Throughout his life, Geertz received honorary doctorate degrees from around fifteen colleges and universities, including Harvard, Cambridge, and the University of Chicago; as well as awards such as the Association for Asian Studies' (AAS) 1987 Award for Distinguished Contributions to Asian Studies.[6] He was a member of the American Academy of Arts and Sciences,[7] the American Philosophical Society,[8] and the United States National Academy of Sciences.[9] Following his divorce from anthropologist Hildred Geertz, his first wife, he married Karen Blu, another anthropologist.[10]


He taught or held fellowships at a number of schools before joining the faculty of the anthropology department at the University of Chicago in 1960. In this period Geertz expanded his focus on Indonesia to include both Java and Bali and produced three books, including Religion of Java (1960), Agricultural Involution (1963), and Peddlers and Princes (also 1963). In the mid-1960s, he shifted course and began a new research project in Morocco that resulted in several publications, including Islam Observed (1968), which compared Indonesia and Morocco.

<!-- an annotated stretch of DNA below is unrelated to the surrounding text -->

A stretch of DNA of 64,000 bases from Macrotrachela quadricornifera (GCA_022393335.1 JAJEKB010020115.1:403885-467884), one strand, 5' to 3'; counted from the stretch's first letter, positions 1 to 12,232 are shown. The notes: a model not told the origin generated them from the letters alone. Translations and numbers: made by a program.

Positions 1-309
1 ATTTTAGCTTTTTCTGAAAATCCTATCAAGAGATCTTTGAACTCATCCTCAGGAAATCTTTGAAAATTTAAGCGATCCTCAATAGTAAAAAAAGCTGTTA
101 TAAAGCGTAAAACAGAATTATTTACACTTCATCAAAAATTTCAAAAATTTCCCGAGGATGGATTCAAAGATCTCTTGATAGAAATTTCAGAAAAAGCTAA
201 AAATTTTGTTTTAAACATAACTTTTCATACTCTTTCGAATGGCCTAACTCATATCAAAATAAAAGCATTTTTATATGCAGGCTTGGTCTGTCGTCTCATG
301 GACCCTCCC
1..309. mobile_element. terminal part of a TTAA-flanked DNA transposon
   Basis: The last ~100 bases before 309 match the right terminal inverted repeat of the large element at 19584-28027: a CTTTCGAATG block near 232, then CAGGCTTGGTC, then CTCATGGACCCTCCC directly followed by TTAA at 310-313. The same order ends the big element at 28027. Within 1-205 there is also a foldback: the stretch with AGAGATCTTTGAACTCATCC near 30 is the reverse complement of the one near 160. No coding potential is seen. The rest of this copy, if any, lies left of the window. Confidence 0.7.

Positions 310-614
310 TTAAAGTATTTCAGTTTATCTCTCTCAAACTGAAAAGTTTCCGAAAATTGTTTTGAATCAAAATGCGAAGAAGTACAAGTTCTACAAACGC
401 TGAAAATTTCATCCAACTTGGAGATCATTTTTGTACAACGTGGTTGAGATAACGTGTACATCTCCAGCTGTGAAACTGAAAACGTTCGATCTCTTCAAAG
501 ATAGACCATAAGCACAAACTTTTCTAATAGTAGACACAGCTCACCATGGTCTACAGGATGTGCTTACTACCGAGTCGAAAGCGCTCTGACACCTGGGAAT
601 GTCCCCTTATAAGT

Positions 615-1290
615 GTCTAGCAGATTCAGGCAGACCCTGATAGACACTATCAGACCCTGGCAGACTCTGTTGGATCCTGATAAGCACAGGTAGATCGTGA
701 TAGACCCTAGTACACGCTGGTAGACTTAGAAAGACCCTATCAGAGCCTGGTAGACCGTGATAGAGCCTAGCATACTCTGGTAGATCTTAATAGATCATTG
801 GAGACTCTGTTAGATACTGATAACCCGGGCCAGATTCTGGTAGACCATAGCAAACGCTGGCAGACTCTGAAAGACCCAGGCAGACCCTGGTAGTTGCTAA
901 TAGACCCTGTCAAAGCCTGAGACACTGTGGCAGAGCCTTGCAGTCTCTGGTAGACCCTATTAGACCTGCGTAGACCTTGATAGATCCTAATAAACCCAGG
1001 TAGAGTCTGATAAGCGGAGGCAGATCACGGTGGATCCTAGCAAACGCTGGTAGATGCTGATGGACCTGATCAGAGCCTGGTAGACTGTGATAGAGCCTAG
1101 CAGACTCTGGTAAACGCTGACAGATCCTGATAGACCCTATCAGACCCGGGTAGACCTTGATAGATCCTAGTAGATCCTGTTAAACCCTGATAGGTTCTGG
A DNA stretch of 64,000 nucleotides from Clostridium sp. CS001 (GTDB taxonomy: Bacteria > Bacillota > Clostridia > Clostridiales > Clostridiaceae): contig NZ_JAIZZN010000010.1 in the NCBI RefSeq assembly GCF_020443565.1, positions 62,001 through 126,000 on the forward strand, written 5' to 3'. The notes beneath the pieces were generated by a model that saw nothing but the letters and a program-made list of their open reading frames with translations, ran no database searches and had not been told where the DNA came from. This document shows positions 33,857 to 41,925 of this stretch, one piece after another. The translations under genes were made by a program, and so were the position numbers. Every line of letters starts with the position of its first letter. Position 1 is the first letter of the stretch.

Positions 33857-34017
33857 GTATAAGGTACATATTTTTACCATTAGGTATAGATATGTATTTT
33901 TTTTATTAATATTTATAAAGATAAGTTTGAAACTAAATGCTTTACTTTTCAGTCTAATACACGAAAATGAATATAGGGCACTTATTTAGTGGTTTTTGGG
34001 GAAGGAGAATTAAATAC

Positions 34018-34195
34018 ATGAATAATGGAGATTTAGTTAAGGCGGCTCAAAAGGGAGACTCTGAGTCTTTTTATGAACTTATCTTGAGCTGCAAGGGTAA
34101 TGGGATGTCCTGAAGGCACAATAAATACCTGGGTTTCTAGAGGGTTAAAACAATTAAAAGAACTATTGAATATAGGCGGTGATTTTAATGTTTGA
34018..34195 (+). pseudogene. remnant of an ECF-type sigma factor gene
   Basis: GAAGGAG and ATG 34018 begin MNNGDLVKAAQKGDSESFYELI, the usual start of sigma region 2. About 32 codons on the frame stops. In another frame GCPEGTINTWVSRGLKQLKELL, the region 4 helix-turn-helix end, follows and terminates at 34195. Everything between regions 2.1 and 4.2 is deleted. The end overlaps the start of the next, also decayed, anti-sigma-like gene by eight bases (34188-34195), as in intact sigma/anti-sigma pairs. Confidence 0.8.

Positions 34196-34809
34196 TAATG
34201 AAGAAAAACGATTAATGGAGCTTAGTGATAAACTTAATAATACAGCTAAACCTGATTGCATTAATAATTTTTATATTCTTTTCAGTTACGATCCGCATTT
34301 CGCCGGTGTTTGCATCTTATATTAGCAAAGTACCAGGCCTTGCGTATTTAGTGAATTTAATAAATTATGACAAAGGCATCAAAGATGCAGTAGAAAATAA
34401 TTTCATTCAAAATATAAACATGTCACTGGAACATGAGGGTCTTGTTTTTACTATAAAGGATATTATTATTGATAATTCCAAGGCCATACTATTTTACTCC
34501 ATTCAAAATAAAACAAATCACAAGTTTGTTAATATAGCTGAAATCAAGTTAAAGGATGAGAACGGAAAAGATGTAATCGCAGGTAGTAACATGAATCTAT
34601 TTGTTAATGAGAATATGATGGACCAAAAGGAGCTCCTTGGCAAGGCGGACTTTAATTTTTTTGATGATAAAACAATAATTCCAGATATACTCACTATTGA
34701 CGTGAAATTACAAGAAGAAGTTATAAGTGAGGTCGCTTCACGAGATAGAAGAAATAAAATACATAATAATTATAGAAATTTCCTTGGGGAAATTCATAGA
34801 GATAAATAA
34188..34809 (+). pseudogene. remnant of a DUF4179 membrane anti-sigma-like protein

In 1970, Geertz left Chicago to become professor of social science at the Institute for Advanced Study in Princeton, New Jersey from 1970 to 2000, then as emeritus professor. In 1973, he published The Interpretation of Cultures, which collected essays Geertz had published throughout the 1960s. That became Geertz's best-known book and established him not just as an Indonesianist but also as an anthropological theorist. In 1974, he edited the anthology Myth, Symbol, Culture that contained papers by many important anthropologists on symbolic anthropology. Geertz produced ethnographic pieces in this period, such as Kinship in Bali (1975), Meaning and Order in Moroccan Society (1978; written collaboratively with Hildred Geertz and Lawrence Rosen) and Negara (1981).

Later life

From the 1980s to his death, Geertz wrote more theoretical and essayistic pieces, including book reviews for the New York Review of Books. As a result, most of his books of the period are collections of essays—books including Local Knowledge (1983), Available Light (2000), and Life Among The Anthros (2010), which was published posthumously. He also produced a series of short essays on the stylistics of ethnography in Works and Lives (1988), while other works include the autobiographical After The Fact (1995).[citation needed]